Unabomber suspect Ted Kaczynski pleads guilty - 1998

Jan 22, 2013 - by - 0 Comments

Unabomber

Ted Kaczynski

by Michael Thomas Barry

On January 22, 1998, Theodore J. Kaczynski pleads guilty to all federal charges against him, acknowledging his responsibility for a 17-year campaign of package bombings attributed to the "Unabomber." Born in 1942, Kaczynski attended Harvard University and received a PhD in mathematics from the University of Michigan. He worked as an assistant mathematics professor at the University of California at Berkeley, but abruptly quit in 1969.

In the early 1970s, Kaczynski began living as a recluse in western Montana, in a 10-by-12 foot cabin without heat, electricity or running water. From this isolated location, he began the bombing campaign that would kill three people and injured more than 20 others.

The primary targets were universities, but he also placed a bomb on an American Airlines flight in 1979 and sent one to the home of the president of United Airlines in 1980. After federal investigators set up the UNABOM Task Force (the name came from the words "university and airline bombing"), the media dubbed the culprit the "Unabomber." The bombs left little physical evidence, and the only eyewitness found in the case could describe the suspect only as a man in hooded sweatshirt and sunglasses (depicted in an infamous 1987 police sketch). In 1995, the Washington Post (in collaboration with the New York Times) published a 35,000-word anti-technology manifesto written by a person claiming to be the Unabomber. Recognizing elements of his brother's writings, David Kaczynski went to authorities with his suspicions, and Ted Kaczynski was arrested in April 1996. In his cabin, federal investigators found ample evidence linking him to the bombings, including bomb parts, journal entries and drafts of the manifesto.

Kaczynski was arraigned in Sacramento and charged with bombings in 1985, 1993 and 1995 that killed two people and maimed two others. Despite his lawyers' efforts, Kaczynski rejected an insanity plea. After attempting suicide in his jail cell in early 1998, Kaczynski appealed to U.S. District Judge Garland Burrell Jr. to allow him to represent himself, and agreed to undergo psychiatric evaluation. A court-appointed psychiatrist diagnosed paranoid schizophrenia, and Judge Burrell ruled that Kaczynski could not defend himself. The psychiatrist's verdict helped prosecutors and defense reach a plea bargain, which allowed prosecutors to avoid arguing for the death penalty for a mentally ill defendant. On January 22, 1998, Kaczynski accepted a sentence of life in prison without the possibility of parole in return for a plea of guilty to all federal charges; he also gave up the right to appeal any rulings in the case. Though Kaczynski later attempted to withdraw his guilty plea, arguing that it had been involuntary, Judge Burrell denied the request, and a federal appeals court upheld the ruling. Kaczynski was remanded to a maximum-security prison in Colorado, where he is serving his life sentence.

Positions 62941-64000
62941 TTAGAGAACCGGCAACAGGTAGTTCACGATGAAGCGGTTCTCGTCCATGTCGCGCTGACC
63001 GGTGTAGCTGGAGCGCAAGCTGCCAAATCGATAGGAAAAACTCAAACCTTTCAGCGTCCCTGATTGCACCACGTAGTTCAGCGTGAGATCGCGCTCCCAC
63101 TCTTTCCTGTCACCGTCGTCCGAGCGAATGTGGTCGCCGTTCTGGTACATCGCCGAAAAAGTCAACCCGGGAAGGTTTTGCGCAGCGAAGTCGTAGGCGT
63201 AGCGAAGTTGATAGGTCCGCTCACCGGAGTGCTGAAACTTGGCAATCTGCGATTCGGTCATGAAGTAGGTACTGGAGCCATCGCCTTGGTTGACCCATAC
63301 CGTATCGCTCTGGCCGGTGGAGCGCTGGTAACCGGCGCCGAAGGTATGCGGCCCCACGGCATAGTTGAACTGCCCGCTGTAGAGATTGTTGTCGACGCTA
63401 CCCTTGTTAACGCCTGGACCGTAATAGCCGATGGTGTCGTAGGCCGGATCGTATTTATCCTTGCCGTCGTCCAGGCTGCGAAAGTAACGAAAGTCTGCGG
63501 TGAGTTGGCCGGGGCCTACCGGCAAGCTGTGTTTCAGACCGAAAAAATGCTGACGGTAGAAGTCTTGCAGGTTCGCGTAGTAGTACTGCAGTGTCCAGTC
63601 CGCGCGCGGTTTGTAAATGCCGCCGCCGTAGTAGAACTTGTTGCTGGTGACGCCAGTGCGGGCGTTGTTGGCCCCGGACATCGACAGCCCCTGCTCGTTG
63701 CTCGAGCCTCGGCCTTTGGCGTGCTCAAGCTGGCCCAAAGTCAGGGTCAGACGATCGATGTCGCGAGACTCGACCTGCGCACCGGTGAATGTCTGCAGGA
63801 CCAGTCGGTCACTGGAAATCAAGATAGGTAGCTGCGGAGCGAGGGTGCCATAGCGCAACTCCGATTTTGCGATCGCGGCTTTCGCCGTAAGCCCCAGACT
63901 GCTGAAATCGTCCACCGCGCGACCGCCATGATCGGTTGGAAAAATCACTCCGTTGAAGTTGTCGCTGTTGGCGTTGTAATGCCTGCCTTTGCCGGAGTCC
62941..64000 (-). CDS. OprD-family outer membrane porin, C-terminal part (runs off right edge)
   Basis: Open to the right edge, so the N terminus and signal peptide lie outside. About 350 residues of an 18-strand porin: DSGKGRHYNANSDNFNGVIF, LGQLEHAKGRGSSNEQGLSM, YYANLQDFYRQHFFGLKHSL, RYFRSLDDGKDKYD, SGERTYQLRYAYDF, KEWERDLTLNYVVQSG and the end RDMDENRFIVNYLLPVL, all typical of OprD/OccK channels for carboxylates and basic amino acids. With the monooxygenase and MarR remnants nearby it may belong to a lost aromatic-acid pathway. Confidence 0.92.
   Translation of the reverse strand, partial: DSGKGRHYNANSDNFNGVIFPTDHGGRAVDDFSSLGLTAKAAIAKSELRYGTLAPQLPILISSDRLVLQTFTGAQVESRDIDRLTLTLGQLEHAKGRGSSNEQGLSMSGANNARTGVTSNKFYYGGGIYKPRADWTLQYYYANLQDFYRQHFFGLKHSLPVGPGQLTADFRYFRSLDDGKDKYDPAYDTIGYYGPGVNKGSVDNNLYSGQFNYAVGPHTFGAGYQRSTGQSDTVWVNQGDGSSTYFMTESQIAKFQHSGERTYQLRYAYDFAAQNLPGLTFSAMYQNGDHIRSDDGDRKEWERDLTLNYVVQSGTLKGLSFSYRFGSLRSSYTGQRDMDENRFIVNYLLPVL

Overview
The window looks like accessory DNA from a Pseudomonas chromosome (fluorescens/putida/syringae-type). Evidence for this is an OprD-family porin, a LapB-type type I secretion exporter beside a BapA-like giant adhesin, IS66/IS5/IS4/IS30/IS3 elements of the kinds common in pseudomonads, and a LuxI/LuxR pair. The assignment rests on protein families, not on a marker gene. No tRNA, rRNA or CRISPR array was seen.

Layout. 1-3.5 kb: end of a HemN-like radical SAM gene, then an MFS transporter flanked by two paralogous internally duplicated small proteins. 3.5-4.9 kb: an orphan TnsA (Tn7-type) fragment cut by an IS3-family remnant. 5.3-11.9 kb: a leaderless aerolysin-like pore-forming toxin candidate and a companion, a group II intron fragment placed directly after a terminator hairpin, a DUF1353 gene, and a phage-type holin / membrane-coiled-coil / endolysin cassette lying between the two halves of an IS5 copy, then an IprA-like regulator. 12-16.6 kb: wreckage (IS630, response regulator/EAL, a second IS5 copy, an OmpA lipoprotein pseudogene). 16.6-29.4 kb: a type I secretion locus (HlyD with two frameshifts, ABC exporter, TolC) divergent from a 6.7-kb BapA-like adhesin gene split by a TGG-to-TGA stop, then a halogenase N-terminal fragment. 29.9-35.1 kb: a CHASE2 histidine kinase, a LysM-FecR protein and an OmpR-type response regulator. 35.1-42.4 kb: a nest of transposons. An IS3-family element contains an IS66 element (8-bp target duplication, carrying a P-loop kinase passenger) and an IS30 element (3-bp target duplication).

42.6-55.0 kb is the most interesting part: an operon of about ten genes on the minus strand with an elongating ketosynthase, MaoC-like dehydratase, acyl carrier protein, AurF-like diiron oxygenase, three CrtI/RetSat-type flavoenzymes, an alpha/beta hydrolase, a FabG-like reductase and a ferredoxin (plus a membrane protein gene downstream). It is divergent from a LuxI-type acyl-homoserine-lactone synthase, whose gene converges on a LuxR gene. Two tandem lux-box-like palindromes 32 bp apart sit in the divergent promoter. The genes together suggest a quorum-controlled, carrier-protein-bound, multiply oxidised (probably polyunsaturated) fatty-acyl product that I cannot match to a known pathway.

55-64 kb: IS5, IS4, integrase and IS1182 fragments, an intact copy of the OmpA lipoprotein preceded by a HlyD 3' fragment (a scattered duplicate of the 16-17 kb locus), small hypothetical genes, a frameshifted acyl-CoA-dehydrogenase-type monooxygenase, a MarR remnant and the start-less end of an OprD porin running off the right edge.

Visit Michael Thomas Barry’s official author website – www.michaelthomasbarry.com and order his true crime book, Murder and Mayhem 52 Crimes that Shocked Early California 1849-1949, from Amazon or Barnes and Noble through the following links: 

Amazon - http://www.amazon.com/Murder-Mayhem-Shocked-California-1849- 1949/dp/0764339680/ref=sr_1_1?ie=UTF8&qid=1352214939&sr=8-1&keywords=michael+thomas+bar 

Barnes and Noble - http://www.barnesandnoble.com/w/murder-and-mayhem-michael-thomas-barry/1110912205?ean=9780764339684

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